Through all of her personal struggles, the one explored most deeply is Edie’s complicated relationship with herself as an artist. Her character knows that even with everything else—the abuse, the homelessness, the complicated love life—she could be closer to inner peace if she found her artistic groove. With her own tenacity and later the help of Rebecca, an unexpected ally, she makes and takes opportunities to explore her artistic shortcomings until she is able to call herself an artist. When Luster comes to a close, Edie still has a lot to figure out as a young woman, but she has found her artistic courage and through that finds the strength to continue pushing through life.

Melanie Spicer

Raven Leilani’s novel, Luster, depicts the story of Edie, a young black woman stumbling through her twenties, lost, alone, and confused, searching for some motivation and purpose in her life. Many topics are brought up ranging from police brutality and racism to childhood trauma, sex, a dream deferred, and briefly, God. It’s a detailed read filled with action verb infused paragraphs and lengthy sentences listing all of the things that exist in Edie’s world. The beginning of the story briefly mentions Edie’s feelings of paralysis towards her art and then goes back to it again near the end. As a reader, I was more attached to this conflict of the self compared to the conflict of Edie being a mistress. The two conflicts dance around each other throughout the story, but never feel like they connect entirely, like two different puzzle pieces. The dream deferred is the main conflict within Edie. The mistress is the conflict produced out of Edie. As a reader, I empathized with how greatly this dream deferred impacted Edie and how paralyzed she felt. For this reason, I wanted to read more about it.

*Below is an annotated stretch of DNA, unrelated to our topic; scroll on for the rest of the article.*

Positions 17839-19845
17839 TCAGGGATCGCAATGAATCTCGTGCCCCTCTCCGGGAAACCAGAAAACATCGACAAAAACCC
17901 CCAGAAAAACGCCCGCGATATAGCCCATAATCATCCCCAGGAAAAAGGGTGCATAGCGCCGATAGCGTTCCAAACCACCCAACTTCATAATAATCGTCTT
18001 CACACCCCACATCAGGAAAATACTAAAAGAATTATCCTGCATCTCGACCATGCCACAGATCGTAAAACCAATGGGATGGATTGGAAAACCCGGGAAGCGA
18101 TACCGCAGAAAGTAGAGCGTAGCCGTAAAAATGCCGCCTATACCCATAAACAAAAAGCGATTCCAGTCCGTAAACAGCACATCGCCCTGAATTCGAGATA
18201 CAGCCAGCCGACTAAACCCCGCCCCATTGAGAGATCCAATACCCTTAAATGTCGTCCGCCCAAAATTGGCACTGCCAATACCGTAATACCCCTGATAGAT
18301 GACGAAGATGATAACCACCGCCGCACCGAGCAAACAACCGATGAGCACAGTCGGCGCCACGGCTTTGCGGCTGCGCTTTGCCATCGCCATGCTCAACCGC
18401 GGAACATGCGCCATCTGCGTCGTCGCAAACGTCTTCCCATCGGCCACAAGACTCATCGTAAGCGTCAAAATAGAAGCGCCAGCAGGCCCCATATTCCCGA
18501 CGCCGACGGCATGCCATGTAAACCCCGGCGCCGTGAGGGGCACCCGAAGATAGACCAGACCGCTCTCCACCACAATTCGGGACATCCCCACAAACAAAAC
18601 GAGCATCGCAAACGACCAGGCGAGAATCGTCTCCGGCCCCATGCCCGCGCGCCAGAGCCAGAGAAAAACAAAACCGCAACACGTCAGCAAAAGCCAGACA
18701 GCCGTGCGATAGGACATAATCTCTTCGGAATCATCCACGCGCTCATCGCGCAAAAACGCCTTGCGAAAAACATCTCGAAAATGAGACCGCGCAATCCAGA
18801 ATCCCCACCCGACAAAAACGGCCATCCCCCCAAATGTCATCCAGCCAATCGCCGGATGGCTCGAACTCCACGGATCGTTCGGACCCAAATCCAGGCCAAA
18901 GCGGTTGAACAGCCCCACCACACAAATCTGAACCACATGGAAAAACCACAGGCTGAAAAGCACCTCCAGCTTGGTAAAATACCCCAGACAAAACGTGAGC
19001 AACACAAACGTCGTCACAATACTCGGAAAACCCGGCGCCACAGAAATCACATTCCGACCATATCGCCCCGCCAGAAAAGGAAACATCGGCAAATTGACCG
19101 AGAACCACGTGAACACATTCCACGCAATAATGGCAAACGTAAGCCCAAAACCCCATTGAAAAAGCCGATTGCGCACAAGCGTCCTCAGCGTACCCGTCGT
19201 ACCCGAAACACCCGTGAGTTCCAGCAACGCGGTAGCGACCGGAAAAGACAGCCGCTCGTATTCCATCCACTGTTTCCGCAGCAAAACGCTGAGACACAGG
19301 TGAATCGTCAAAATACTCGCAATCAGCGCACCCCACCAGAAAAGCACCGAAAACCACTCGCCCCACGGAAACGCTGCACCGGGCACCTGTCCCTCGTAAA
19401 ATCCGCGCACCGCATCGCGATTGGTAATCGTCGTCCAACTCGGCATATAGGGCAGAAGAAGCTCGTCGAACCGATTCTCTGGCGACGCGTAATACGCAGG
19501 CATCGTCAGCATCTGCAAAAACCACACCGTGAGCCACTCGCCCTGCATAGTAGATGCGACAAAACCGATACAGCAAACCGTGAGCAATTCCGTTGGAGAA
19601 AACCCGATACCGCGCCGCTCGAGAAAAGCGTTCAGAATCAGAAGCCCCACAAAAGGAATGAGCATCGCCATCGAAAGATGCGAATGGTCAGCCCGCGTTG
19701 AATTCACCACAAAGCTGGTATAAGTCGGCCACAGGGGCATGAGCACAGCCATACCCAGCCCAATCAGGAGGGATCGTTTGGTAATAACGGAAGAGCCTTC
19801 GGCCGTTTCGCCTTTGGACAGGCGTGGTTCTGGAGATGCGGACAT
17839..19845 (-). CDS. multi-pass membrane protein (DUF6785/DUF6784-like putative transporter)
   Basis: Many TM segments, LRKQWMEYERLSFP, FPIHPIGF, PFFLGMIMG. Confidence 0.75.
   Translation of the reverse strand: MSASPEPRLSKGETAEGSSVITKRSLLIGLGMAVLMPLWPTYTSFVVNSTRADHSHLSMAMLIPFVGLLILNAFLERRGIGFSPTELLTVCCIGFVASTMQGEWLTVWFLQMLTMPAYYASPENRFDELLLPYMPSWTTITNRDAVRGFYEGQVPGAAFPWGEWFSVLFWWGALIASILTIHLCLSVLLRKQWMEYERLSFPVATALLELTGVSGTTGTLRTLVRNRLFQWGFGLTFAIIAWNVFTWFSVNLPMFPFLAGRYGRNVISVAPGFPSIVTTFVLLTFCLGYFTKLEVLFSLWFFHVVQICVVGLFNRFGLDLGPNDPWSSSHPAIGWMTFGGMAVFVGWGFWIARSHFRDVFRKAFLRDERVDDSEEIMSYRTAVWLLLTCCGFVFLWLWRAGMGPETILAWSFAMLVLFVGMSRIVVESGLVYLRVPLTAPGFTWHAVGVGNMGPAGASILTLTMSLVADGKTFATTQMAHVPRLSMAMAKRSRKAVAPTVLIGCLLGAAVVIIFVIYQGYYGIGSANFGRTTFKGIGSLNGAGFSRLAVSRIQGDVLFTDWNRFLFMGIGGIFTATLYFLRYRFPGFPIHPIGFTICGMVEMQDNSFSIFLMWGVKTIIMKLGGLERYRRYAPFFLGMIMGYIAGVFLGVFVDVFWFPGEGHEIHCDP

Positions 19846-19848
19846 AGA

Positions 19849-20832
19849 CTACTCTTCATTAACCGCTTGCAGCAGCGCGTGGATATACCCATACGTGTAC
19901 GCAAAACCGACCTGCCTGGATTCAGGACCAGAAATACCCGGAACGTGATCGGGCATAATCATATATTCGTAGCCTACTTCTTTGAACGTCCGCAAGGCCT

As a reader, the amount of sex Edie has doesn’t matter to me because my mind retracts back to this one, very impactful paragraph on pages twenty-six and twenty-seven. The lines, “I am good, but not good enough, which is worse than simply being bad. It is almost,” and “But whenever I have tried to paint in the last two years, I have felt paralyzed.” So little is said and yet a lot of truth comes out of it. I wanted to read more. The amount of times Edie has been naked with various men cannot even compare to how vulnerable and seen she is in this paragraph. It’s the best one in the book, since it shows the readers how lost, alone, and confused she is. If more time could have been spent on exploring Edie’s paralysis and her deferred dream, and less on being a mistress, the conflicts could balance out and the focus could shift back to Edie’s main conflict of the self, supporting her return to painting at the end of the novel.